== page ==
I was sure my lack of CS knowledge would bite me, but after 10 hours I’m not seeing any comments like “actually this is just algorithm X” on the subreddit daily thread. I guess most people solved this like I did.

A fun problem, all in all.

Score: 2

Time: 5h22m - solved part one before leaving for work, but part two was delayed by meetings and a reinstalled work computer.

Leaderboard: 1,518 / 2,406

Day 8 — I Heard You Like Registers

Day 8 - complete solution

As this is not my first register rodeo, I ran a quick check to make sure the input values were what I expected (comparison operators, whether a field was an integer or not). After that it was simply a matter of encoding the rules.

I could have used Perl’s eval to evaluate the expressions, but I’m not 100% comfortable with it so I just used a giant if/else statement instead.

I chose to write a specific function to read values from the register hash, which made inserting a statement to capture part 2 very simple.

TODO

Implement using dispatch table?

Score: 2

Time: 1h15m

Leaderboard: 1,667 / 1,639

Day 9 — Stream Processing

Day 9 - complete solution

This was a fun one!

After perusing other solutions for day 8 I decided to implement a dispatch table for handling the characters. I’m glad I did because it made adding further checks quite easy.

Part 2 threw me for a loop. I got the wrong answer for the number of garbage characters, and trying to find where my assumptions were wrong in the giant puzzle input felt impossible. However, there are a number of example inputs, and after running my code on them I found where I was mistaken…

Score: 2

Time: 5h35m (I’m not gonna get up at 6AM on a Saturday…)

Leaderboard: 2,604 / 2,850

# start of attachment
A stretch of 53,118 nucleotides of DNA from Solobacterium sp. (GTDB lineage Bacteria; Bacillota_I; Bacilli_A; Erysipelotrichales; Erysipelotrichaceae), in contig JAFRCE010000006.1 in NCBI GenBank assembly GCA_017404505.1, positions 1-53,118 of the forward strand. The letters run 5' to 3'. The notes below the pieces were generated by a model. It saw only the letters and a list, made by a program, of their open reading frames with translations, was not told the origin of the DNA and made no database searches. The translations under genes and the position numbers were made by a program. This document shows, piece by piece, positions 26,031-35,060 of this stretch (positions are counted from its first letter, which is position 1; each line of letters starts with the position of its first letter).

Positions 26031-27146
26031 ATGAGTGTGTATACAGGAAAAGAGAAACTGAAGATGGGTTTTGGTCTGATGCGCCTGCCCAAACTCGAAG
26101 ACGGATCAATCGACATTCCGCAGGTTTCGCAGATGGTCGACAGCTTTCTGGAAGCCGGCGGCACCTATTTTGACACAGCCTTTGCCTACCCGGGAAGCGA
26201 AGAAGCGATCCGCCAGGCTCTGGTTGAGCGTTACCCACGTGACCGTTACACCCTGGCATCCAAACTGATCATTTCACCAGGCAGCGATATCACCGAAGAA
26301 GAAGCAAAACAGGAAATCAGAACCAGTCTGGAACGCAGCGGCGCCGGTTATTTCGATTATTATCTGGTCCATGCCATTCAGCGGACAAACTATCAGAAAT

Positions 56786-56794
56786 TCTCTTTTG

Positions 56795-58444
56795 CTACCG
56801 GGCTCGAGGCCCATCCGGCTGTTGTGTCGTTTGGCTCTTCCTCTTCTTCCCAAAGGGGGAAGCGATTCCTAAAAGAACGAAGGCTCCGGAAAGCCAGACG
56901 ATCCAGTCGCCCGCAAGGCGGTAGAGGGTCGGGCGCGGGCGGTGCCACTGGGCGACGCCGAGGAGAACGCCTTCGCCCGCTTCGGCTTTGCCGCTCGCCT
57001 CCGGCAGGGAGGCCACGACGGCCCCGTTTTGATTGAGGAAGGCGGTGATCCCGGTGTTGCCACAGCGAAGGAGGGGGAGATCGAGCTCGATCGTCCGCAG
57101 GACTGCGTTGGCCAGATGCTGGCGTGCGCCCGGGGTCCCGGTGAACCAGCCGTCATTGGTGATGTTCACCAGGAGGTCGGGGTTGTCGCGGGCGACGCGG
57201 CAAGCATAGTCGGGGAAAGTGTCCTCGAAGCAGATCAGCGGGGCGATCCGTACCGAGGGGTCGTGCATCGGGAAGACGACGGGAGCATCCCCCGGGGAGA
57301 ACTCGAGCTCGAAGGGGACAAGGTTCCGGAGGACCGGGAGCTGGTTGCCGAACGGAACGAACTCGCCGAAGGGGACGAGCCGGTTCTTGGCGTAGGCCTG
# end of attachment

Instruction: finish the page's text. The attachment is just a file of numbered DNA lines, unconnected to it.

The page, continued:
Day 10 — Knot Hash

My solution for day 10: part 1, part 2

Difficulty is ramping up.

The biggest issue I had with this was the @#%&*! array manipulation in part 1.

Score: 2

Time: 5h09m

Leaderboard: 2,149 / 1,867

Day 11 — Hex Ed

Day 11 - complete solution

A fun problem. I didn’t know anything about hex grids but like everyone and their mom I googled and found this excellent site that explains them well.

Score: 2

Time: 1h02m

Leaderboard: 1,110 / 1,007

Day 12 — Digital Plumber

Day 12 - complete solution

I could probably have solved this in a more Perlish way but here I at least understand what’s going on.

Score: 2

Time: 2h47m

Leaderboard: 2,108 / 2,038

Day 13 — Packet Scanners

My solution for day 13: part 1, part 2

This was the first problem that has a significant runtime (without optimization). Even after some work I have a ~10m runtime for part 2.

TODO

Optimize for faster runtime.

Score: 2

Time: 13h23m

Leaderboard: 2,462 / 4,224

Day 14 — Disk Defragmentation

Day 14 - complete solution

A nice mix of difficulty and entertainment. Unreasonably proud of independently finding the four-way flood fill algorithm.

Score: 2

Time: 4h51m

Leaderboard: 1,096 / 1,636

Day 15 — Dueling Generators

Day 15 - complete solution

Brute force, baby!

I used an iterator for part 2, then wrangled both solutions into one using that technique.

The generators are well known.

Score: 2

Time: 3h06m

Leaderboard: 1,130 / 1,929

Day 16 — Permutation Promenade

Day 16 - complete solution

After the usual struggles with Perl’s lists I got this working.

I decided to go with a dispatch table from the start, which made part 2 easier to implement.

Score: 2

Time: 4h34m

Leaderboard: 1,682 / 1,370

Thursday, 2017-11-30

November

Gamla stan